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Out of sight, but not out of mind

by
14 November 2014

Lindsay Llewellyn-MacDuff commends thoughtful observance of next week as Prisons Week

PA

I WONDER what you are doing on the third Sunday of November?

For some people, the day will be dominated by the dread of an approaching court date. It might be that they have been called as a witness, which is nerve-racking enough. It might be that they are the principal witness, because the crime was in their house, or against their person or their family.

Preparing for court means keeping fresh things that they would rather forget, recover from, and leave behind. What if they're not clear enough? What if their evidence is the weak link in the chain? A court appearance means standing in the same room as the accused. Perhaps they do not feel that they can bear it.

It might be that their father, daughter, sister, or friend is to go to court to stand trial. Whether or not that person committed the crime, his or her liberty hangs in the balance. For dependants, also, the verdict has life-changing consequences: how will they make ends meet? Will children be removed if their mother is convicted?

If a parent is sent to prison, the likelihood that his or her child will, in time, follow escalates dramatically. If this is not the first time a relative has been to court, there may be a sense of inevitability about it. Once again, he or she will be removed, and will become a little more distant. The family or friendship cracks just a little further.

People who are facing trial may fear that going to court will be their last day of freedom. If it is their first time in court, and they will be afraid of the unfamiliar - afraid that they will say the wrong thing, let themselves down.

Only they really know whether the judgment of the court, when it comes, is right or wrong. Facing the witnesses, the accused will have to bear their hurt and their anger - whether or not it is deserved. Attempting to hide from the injury inflicted on the victims may take the perpetrator further down into the shadowlands.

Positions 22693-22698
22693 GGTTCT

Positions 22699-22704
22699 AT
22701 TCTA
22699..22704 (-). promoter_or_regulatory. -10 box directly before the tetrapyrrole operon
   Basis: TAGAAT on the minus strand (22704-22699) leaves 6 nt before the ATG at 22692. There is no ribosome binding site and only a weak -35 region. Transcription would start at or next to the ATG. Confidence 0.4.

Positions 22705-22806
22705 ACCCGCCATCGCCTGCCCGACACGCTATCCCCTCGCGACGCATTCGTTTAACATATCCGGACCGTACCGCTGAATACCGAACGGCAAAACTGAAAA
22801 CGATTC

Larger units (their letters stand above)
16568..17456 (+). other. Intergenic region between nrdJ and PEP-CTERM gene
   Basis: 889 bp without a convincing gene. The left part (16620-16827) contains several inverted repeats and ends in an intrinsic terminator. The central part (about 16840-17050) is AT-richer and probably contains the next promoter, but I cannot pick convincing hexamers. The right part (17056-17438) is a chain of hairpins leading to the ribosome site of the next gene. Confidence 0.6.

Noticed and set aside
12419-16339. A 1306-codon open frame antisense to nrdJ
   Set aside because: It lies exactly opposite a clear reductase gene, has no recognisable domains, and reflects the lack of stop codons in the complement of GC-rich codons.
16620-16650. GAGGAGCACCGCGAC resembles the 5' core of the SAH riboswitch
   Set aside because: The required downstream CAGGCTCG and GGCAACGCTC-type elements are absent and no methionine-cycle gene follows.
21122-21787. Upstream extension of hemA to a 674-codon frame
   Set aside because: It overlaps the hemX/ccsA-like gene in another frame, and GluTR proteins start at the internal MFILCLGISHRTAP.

People who are waiting for a court appearance may worry for their parents or their children. Even if they know what is coming, if they plan to plead guilty, it may be that prison holds great fear, like a death. Perhaps they are secretly hoping to be convicted: to be stopped, to be helped.

For those who work in the prison system, the trial may result in another person's being put in their care. This person may look to them for guidance and help, or see them as an enemy, a foe to thwart, or even to attack. It can often be someone who cannot be helped: someone too damaged, or foolish, or simply too far back in the queue. Or it may be someone already familiar, who greets the staff resignedly: "Here I am again." It is the staff's responsibility to see to it that all are fed, and warm, and safe - until the system sends them round again.

Prisons Week encourages us to pray not only for prisoners, but for all those affected by crime; for the collateral victims of crime and the prison system, and for those who work within it; and for hope that, between us, we can restore the lives that have been broken.

Lord, you offer freedom to all people.
We pray for those in prison.
Break the bonds of fear and isolation that exist.
Support with your love prisoners and their families and friends, prison staff and all who care.
Heal those who have been wounded by the activities of others, especially the victims of crime.
Help us to forgive one another.
To act justly, love mercy, and
Talk humbly together with Christ, in his strength and in his Spirit, now and every day. Amen.

The Revd Lindsay Llewellyn-MacDuff is Chaplain to the Bishop of Rochester, who is Bishop to Prisons.

For more information, see www.prisonsweek.org.

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